File photo of US President Barack Obama.
US President Barack Obama has promised to make a new attempt to close the military prison camp in Guantanamo Bay, amid an ongoing hunger strike by detainees.
“I continue to believe we have to close Guantanamo. I think it is critical for us to understand that Guantanamo is not necessary to keep America safe,” Obama said on Tuesday.
The announcement calls for the formation of a team of officials who will review the notorious prison and then draw up plans for its closure.
Afterwards, the proposal will be submitted to Congress to help find a long-term legal solution to the problem of prosecuting terror suspects.
“It is expensive. It is inefficient. It hurts us in terms of our international standing. It lessens cooperation with our allies on counterterrorism efforts. It is a recruiting tool for extremists,” Obama said.
Most of the 166 detainees being held at the Guantanamo Bay prison have been cleared for release or were never charged - a situation that has attracted outcry from certain countries and human rights organizations.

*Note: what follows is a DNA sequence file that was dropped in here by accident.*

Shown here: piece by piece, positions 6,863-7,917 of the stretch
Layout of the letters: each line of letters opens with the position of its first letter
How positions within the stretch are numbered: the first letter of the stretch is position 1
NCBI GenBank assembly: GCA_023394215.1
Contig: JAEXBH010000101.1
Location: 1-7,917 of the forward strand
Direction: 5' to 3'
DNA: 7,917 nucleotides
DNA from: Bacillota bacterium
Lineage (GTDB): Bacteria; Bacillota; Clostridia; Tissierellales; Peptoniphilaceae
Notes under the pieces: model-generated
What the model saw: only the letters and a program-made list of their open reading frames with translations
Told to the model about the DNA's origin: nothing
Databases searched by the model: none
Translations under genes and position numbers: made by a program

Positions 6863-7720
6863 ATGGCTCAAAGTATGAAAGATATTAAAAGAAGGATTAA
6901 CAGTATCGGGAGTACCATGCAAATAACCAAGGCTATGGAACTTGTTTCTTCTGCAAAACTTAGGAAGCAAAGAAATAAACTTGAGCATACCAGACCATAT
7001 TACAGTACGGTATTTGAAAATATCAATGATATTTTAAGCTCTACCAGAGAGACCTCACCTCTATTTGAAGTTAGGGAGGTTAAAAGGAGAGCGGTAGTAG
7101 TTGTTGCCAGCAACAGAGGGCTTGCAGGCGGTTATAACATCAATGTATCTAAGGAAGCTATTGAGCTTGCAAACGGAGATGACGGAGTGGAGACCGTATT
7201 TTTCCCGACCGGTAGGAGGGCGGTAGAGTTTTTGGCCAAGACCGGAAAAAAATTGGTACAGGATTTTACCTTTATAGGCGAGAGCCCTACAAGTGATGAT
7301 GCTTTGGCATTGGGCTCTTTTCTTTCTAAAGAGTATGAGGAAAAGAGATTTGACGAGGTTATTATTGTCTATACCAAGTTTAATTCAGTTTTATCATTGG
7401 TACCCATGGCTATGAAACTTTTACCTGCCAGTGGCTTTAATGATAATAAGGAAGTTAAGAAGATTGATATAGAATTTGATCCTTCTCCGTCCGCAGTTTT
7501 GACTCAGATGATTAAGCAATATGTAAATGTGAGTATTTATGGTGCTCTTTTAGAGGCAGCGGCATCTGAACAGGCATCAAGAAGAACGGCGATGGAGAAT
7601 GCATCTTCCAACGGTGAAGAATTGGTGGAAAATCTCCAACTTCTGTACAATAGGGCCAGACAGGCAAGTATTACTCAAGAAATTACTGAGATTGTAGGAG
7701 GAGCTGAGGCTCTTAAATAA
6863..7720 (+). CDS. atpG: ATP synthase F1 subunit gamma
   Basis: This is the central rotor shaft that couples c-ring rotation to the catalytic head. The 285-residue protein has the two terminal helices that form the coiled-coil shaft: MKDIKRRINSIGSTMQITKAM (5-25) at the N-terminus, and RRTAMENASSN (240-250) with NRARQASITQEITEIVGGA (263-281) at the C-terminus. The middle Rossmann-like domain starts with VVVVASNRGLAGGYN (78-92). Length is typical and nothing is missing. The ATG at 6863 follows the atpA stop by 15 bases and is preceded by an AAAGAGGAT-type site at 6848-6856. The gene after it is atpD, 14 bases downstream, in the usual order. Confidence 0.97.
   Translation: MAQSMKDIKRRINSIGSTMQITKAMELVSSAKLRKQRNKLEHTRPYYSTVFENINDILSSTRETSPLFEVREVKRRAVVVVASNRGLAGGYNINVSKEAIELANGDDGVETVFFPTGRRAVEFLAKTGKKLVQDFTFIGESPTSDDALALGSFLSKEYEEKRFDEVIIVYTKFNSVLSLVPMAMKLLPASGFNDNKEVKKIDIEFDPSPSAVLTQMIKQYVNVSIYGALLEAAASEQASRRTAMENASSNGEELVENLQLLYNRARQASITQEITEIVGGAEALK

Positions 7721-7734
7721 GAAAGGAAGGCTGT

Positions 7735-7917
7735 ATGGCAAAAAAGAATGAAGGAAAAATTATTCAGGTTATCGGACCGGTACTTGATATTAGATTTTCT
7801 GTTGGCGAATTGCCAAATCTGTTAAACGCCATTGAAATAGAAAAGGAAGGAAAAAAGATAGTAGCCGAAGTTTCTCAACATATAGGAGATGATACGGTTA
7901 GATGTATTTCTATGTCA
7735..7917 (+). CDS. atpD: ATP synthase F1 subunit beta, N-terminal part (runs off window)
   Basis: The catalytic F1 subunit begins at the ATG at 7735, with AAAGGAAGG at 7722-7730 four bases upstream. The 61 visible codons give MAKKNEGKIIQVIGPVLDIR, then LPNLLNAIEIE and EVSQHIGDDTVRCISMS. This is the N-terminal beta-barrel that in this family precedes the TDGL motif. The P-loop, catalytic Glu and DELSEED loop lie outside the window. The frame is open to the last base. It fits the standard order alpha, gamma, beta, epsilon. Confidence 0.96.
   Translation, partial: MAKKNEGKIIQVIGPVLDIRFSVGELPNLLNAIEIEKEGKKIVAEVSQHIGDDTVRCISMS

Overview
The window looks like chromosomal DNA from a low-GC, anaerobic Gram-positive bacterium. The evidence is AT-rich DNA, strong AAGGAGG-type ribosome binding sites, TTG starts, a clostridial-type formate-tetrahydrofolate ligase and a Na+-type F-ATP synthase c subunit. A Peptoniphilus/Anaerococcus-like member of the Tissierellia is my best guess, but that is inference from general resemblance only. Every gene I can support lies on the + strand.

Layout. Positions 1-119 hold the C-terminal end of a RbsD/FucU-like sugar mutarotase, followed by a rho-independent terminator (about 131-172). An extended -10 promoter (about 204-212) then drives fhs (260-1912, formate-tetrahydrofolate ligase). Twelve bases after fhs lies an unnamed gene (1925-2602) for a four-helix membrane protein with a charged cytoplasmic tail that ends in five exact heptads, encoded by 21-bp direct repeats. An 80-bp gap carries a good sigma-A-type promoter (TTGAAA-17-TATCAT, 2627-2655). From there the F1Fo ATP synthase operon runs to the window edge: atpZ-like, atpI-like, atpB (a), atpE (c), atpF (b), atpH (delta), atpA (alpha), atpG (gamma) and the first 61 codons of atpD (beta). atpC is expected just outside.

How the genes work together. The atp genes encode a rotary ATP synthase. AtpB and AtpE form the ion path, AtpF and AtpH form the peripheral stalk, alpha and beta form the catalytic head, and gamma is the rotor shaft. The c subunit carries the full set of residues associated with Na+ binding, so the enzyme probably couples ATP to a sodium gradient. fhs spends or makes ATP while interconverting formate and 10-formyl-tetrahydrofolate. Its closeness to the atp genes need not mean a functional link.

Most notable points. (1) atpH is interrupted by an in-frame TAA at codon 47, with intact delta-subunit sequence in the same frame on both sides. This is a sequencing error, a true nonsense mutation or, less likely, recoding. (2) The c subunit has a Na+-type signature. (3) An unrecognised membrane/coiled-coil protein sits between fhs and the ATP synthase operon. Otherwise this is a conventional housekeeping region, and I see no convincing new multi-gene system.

The International Committee of the Red Cross (ICRC) urged Obama to mend the situation in Guantanamo amid an ongoing hunger strike that started on February 6.
Some 130 prisoners began the hunger strike to protest against prison conditions and the detainees’ indefinite confinement.
On March 7, 2011 Obama signed an executive order to formally continue the system of indefinite detention at the Guantanamo military prison, after signing an executive order two years earlier to shut down the facility.
The inmates have been kept at Guantanamo without charge since early 2000s.
The Guantanamo detention facility was initially established at a US naval base in Cuba on January 11, 2002, under former US President George W. Bush.